Space Photos of the Week: Florence, From Way Way Up Above
Florence, due to be the largest and most powerful hurricane to hit the Southeastern US in history, is seen here from the International Space Station. Yes, this storm is big, but to give you an idea of just how large, consider: The ISS orbits 254 miles above Earth, and astronauts still had to deploy a wide angle lens to capture the entirety of the storm. The eye of the storm is calm, but the arms of Florence stretch around, looking almost like a white galaxy transplanted into home planet’s atmosphere.
There is a lot going on in this photo of black holes colliding, so let’s break it down. This dazzling image of galaxy AM 0644-741 is a combination of data sets from NASA’s Chandra X-ray Observatory (seen here in the purples), and the Hubble Space Telescope (reds, greens, and blues). The ring around the center glows in the x-ray spectrum and is made up of either black holes or dense neutron stars—scientists can’t say for sure.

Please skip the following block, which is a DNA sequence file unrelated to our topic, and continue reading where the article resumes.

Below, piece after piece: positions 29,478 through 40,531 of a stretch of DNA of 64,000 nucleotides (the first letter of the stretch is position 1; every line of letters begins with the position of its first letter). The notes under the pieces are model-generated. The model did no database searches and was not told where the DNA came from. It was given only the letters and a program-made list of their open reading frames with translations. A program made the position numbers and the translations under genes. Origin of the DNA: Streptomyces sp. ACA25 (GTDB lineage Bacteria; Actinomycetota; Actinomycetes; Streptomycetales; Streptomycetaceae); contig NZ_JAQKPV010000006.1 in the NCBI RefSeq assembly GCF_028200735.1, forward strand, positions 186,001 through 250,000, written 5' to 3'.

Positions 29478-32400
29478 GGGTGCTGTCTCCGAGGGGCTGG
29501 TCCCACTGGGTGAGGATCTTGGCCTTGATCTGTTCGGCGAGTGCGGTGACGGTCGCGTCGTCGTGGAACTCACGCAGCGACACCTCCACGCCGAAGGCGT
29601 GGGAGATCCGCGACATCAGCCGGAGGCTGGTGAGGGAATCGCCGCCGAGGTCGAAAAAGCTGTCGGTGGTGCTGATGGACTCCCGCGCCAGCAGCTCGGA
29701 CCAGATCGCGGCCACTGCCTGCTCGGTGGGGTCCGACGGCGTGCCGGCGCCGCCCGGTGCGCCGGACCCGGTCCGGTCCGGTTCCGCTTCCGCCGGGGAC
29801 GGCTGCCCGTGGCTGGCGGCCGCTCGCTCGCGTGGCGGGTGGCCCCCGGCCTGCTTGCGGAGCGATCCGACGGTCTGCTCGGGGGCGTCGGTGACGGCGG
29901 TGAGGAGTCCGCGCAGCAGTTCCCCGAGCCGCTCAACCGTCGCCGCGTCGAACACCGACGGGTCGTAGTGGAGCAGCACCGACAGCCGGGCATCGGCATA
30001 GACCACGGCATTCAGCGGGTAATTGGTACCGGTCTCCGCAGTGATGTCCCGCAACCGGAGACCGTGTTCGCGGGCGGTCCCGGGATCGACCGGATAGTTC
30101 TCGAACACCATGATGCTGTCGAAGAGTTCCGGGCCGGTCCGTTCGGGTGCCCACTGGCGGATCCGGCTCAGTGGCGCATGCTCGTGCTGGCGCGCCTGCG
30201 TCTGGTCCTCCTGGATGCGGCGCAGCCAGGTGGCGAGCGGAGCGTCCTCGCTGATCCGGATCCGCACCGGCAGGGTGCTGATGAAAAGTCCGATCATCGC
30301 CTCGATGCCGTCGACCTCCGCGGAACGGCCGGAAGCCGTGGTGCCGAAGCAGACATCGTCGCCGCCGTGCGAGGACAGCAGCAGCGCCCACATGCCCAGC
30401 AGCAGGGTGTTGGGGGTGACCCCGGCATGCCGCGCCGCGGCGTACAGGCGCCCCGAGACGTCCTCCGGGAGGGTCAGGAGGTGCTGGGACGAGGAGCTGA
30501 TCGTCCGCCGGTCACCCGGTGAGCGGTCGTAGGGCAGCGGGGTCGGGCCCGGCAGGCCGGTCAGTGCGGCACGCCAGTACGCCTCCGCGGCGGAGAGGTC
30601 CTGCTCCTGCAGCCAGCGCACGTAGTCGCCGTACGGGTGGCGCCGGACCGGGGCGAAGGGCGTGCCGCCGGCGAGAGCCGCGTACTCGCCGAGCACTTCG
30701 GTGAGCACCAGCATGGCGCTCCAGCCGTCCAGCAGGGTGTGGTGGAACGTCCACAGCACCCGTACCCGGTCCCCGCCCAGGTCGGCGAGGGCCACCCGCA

Hubble recently captured Saturn when it was closest in its orbit to Earth. This composite image shows the planet and six of its 62 moons. Look very closely and you can spot, from left to right: Dione, Enceladus, Tethys, Janus, Epimetheus, and Mimas. The gaps in the rings are beautifully defined and you can even make out the bizarre hexagon storm at the north pole.
These mesmerizing hills are called falling dunes, and they are some of the rarer sorts of features on our neighboring red planet. This false-colored image taken by NASA’s Mars Reconnaissance Orbiter in 2014 is meant to bring out the dunes’ shadows and details. Falling dunes are created not so much by wind, but by smaller grain particles being carried downhill by the force of gravity.
All is quiet out there in the great expanse and especially out at galaxy NGC 4036. This galaxy is known for its hazy cloud of dust that stretches far out into space, making it appear like some galactic night-light. The bright star to the right isn’t located in the galaxy, but lives between us and NGC 4036.